May was a pretty light month for me in terms of film discovery. It was an even lighter month for the discovery of post-’70 films. A couple of those I did watch will be receiving full posts in Classics of the Corn or other series here on TMP, so this installment of “Modern movies in [month]” will be pretty short. On to the miniature reviews!
Spine Tingler! (2007) – A must watch for any fan of William Castle. It’s a great documentary giving a look at his beginnings in the entertainment industry, his grand personality and the trajectory of his filmmaking career. Fantastic interviews are provided by John Waters, William Castle’s daughter and others who knew or worked with the man. Check it out on DVD. The score: 5/5!
Fast & Furious 6 (2013) – If there’s an action film starring Dwayne Johnson you can bet my dad will drag me to it, probably during its opening weekend. If it’s a Dwayne Johnson action flick that is part of a series about crime and fast cars, you can bet we’ll be there opening night… and we were, at the 10 pm showing of Fast & Furious 6 on May 23. Action flicks aren’t usually my thing unless they have a fantastic plot to back up all of that action, and Fast & Furious falters in this respect. It’s clear here that the focus is on the science-defying cars and fist-fights between rival crime teams. That being said, this series has always been the one exception to my “MUST HAVE PLOT” rule, and I’d be lying if I said I had an awful time watching this. I’ve got a bit of a nostalgic connection to the series since the first one came out when I was only a month or so away from turning ten, and I’ve seen every installment in the theater with my dad. The auditorium was packed and the audience was very enthusiastic, which only added to my enjoyment. Hard to score this one, but if you like action films or the Fast series, you’ll likely enjoy it.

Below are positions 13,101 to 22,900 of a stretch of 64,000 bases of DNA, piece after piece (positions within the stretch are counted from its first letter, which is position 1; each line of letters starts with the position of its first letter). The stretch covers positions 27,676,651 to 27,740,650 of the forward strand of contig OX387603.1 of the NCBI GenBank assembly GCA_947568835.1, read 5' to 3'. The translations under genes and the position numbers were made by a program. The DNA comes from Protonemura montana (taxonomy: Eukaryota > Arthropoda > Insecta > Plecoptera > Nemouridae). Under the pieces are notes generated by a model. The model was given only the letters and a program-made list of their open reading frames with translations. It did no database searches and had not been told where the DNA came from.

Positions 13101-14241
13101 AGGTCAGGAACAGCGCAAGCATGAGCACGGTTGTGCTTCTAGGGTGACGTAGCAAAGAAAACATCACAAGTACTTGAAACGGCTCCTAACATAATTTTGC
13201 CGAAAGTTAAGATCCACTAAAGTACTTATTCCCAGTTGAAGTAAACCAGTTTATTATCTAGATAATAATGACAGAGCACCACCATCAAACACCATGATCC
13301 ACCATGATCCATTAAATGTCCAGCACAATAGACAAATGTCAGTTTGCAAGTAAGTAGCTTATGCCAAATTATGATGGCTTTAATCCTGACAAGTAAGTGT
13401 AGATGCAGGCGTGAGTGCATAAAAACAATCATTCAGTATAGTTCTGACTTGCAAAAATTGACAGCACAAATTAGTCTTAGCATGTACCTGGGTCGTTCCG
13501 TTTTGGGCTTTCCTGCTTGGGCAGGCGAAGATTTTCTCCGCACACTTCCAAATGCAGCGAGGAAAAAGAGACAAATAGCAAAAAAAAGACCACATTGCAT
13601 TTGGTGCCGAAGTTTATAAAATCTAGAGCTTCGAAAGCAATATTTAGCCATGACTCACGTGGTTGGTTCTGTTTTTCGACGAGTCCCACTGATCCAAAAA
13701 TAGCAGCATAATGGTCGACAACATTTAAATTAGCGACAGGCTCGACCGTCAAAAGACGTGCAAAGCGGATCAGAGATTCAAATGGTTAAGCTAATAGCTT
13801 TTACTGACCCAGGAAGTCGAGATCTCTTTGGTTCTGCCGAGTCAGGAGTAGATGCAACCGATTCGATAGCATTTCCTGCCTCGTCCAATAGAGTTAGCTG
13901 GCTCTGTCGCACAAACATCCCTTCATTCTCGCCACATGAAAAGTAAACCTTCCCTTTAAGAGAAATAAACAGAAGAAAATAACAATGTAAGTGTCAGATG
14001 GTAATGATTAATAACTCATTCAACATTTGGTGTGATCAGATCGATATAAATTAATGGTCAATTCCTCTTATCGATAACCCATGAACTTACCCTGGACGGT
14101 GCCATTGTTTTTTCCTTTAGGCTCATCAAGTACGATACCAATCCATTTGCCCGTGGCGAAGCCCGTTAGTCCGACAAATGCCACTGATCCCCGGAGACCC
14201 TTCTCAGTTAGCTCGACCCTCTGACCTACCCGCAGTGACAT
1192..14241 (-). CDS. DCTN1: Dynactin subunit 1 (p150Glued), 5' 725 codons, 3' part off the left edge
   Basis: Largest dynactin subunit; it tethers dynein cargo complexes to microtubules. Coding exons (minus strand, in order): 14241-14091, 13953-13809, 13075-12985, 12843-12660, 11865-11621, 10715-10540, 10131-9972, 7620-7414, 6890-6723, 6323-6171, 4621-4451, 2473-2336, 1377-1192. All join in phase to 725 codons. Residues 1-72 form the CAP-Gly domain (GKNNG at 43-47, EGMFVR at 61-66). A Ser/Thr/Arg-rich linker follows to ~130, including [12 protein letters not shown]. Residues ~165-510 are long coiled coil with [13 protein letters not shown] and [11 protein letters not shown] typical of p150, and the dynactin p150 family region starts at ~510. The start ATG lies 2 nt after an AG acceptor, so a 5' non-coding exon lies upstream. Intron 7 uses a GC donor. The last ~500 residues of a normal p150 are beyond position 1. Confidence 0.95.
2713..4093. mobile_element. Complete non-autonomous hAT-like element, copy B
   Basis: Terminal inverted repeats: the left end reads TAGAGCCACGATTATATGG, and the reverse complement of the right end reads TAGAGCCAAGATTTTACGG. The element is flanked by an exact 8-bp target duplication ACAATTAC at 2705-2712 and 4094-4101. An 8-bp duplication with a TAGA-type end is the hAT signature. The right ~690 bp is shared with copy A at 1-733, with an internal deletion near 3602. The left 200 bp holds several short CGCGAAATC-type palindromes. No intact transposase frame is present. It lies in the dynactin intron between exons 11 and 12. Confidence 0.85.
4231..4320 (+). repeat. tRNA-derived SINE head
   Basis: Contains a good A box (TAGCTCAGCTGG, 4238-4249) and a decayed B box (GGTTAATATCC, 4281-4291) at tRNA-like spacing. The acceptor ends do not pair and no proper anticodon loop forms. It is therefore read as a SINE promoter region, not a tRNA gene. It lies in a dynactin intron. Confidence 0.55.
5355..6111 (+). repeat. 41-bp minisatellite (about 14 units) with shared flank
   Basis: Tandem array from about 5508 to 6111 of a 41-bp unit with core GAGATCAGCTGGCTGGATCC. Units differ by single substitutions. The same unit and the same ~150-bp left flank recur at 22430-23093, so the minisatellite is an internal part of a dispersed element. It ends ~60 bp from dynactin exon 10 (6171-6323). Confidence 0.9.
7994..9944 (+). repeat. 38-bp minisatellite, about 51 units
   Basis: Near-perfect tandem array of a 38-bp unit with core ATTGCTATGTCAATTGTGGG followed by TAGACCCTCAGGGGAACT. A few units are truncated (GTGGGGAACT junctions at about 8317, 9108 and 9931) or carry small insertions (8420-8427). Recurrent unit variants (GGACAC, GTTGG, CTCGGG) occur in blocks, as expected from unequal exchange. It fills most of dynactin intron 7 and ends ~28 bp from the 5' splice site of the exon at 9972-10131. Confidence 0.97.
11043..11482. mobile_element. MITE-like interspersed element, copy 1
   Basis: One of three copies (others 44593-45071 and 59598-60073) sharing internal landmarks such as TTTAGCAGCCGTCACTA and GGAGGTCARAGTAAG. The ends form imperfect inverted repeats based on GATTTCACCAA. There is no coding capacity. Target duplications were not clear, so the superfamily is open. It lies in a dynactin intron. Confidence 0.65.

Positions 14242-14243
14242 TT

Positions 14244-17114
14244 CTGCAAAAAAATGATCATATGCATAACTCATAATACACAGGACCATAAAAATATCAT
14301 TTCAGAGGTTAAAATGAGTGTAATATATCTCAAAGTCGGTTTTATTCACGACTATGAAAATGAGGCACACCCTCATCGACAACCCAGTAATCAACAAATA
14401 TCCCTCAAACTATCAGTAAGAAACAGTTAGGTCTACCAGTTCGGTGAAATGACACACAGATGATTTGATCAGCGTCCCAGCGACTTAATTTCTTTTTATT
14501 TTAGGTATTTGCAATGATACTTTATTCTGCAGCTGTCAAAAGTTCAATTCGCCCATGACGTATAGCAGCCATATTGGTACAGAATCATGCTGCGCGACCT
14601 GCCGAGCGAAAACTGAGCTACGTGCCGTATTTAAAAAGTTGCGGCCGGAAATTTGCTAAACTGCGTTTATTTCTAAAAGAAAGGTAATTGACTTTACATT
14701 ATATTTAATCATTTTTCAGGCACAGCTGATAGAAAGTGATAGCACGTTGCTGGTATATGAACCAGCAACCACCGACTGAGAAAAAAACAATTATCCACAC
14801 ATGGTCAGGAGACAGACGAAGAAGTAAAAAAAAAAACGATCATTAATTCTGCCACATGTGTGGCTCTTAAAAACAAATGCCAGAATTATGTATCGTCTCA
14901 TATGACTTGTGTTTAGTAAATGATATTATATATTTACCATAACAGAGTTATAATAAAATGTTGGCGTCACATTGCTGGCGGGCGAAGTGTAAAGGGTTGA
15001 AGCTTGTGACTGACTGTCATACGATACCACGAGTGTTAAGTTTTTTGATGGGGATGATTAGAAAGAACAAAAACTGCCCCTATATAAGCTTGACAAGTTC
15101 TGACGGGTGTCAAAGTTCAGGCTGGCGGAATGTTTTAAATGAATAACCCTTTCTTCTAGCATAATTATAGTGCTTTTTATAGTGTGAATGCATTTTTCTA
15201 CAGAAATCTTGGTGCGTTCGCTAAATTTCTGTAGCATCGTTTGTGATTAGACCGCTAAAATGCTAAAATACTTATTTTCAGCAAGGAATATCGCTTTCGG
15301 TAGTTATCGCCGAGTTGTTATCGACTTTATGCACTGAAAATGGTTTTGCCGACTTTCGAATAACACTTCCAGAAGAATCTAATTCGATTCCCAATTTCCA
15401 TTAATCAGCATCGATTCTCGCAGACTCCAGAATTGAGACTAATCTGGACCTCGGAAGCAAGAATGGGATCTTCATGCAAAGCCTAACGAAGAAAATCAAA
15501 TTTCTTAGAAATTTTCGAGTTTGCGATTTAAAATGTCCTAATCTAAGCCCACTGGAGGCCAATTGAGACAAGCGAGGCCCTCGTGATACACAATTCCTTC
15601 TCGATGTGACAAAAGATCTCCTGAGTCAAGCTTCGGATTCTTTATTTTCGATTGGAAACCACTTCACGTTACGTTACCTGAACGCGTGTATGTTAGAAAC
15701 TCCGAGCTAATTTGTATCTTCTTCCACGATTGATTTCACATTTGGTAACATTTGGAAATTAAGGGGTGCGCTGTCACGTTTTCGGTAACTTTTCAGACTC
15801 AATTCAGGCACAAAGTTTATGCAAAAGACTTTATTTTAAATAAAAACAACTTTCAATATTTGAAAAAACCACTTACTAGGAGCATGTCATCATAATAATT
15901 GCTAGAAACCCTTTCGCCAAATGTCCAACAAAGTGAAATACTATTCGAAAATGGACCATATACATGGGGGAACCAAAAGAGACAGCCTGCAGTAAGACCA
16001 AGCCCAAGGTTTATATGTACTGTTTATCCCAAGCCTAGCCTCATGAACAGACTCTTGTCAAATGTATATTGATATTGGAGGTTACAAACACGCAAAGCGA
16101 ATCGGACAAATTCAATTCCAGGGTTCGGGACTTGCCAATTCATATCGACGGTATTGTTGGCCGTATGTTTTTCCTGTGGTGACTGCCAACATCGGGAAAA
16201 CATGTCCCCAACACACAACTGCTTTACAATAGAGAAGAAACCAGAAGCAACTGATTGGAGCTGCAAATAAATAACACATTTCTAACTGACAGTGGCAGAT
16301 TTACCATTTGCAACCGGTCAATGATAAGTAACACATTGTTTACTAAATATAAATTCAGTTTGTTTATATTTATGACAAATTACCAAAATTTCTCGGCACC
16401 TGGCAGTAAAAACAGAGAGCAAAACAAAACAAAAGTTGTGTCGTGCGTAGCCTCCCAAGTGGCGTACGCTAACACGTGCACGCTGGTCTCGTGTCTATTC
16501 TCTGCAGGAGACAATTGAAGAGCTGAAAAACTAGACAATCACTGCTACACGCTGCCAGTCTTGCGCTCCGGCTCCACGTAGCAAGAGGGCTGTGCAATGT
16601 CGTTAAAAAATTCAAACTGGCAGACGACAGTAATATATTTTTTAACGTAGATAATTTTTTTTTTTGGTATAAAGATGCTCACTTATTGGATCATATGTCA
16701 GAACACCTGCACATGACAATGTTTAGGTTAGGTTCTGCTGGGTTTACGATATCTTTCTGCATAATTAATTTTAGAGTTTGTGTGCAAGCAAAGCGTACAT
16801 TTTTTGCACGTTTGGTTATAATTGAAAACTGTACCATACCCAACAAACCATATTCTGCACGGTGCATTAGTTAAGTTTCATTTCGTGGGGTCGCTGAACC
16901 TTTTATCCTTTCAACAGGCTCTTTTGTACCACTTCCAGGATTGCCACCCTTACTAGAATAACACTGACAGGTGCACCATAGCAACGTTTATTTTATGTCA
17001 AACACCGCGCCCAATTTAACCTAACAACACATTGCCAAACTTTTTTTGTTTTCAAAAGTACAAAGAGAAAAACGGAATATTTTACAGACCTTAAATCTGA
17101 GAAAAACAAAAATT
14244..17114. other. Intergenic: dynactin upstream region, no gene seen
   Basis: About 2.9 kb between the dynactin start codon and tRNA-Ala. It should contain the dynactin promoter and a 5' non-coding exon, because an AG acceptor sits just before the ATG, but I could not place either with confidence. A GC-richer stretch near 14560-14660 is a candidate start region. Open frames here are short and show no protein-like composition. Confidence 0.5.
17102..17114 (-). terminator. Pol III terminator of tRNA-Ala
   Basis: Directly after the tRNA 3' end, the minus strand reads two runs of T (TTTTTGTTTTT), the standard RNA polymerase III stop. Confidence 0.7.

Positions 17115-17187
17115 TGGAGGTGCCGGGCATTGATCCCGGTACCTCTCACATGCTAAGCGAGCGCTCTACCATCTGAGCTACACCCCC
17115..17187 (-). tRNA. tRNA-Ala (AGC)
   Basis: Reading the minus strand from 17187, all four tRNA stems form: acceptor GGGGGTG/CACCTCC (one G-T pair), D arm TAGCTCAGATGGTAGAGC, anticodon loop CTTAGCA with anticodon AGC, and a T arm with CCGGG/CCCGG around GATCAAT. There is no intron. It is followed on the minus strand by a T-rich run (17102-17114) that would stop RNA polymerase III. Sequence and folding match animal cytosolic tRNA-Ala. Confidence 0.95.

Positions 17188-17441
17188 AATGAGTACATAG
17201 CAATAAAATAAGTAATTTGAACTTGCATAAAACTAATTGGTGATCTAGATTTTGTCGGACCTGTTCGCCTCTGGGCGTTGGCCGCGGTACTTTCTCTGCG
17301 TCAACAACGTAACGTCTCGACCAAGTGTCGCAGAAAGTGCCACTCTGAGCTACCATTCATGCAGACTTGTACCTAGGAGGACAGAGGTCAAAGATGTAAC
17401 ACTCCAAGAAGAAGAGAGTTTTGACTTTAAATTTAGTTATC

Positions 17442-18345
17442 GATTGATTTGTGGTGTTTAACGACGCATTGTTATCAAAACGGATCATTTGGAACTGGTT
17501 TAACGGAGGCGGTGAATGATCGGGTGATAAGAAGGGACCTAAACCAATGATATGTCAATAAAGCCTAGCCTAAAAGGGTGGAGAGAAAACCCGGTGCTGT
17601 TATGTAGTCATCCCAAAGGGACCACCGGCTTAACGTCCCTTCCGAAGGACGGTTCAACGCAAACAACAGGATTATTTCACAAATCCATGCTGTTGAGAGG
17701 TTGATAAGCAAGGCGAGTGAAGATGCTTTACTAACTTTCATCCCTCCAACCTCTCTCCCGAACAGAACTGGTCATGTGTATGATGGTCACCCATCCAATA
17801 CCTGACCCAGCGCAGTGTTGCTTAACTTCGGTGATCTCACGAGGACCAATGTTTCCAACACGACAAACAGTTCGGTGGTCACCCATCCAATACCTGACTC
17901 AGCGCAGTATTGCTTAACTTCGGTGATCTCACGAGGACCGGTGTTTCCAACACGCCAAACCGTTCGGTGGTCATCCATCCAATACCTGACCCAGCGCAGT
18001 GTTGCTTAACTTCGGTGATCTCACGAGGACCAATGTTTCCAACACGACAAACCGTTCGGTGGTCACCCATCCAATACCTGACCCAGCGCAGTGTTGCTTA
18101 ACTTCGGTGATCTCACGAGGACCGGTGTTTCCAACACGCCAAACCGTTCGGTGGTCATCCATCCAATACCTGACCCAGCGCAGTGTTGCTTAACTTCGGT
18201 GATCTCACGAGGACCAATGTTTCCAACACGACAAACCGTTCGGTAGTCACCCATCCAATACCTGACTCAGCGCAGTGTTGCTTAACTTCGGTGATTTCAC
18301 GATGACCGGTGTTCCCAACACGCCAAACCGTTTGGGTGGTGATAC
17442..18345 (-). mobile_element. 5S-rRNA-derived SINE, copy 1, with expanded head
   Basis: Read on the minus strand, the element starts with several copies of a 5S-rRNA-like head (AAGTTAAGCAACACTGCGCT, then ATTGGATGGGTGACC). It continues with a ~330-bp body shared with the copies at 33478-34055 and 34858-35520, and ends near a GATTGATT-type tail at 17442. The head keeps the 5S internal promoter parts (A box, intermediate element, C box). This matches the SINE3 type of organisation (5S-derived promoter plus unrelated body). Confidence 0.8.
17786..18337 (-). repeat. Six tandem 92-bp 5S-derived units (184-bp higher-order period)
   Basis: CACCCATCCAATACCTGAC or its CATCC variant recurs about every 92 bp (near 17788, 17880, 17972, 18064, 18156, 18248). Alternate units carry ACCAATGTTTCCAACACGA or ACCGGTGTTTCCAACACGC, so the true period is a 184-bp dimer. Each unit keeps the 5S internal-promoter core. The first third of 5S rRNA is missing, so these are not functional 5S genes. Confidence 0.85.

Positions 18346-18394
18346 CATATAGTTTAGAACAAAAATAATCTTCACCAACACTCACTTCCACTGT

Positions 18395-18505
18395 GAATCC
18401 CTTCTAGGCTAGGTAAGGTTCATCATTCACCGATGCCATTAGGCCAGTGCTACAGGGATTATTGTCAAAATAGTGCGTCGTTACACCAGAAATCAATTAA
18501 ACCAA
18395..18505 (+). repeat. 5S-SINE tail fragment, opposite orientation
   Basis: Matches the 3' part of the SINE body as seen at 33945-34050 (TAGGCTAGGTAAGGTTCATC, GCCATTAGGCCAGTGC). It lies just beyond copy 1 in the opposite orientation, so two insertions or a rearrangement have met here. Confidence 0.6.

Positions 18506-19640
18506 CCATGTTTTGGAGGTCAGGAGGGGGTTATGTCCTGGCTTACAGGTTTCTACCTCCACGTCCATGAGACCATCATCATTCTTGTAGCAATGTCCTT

Miss Representation (2011) – This documentary focuses on images of women in popular culture and how those images affect society’s overall perspective on women. It’s a really fascinating watch that makes a lot of valid criticism of the ways that women are portrayed in popular culture and the lack of female representation in leadership positions, as well as the consequences in both how we treat each other and how men treat us. I would have liked to see more development of the comparison that they briefly make between portrayals of women in classic and modern films (a topic which I may have to make a full post on here on TMP!), but overall I really enjoyed watching it. Well worth the $3 Amazon rental. The score: 4/5
Hitler’s Children (2011) – Another fascinating documentary. This one explores the descendants of high-ranking Nazis and how they are personally affected by the darkness of their relatives’ actions. The viewer gets a great sense of the varied reactions to having this type of family history, from denial that their relatives were even involved in the Holocaust to complete disowning of those relatives. This is a topic I’ve never seen discussed in film, nor have I seen it in many books about the Holocaust, making this doc an even more worthwhile watch. The score: 4.5/5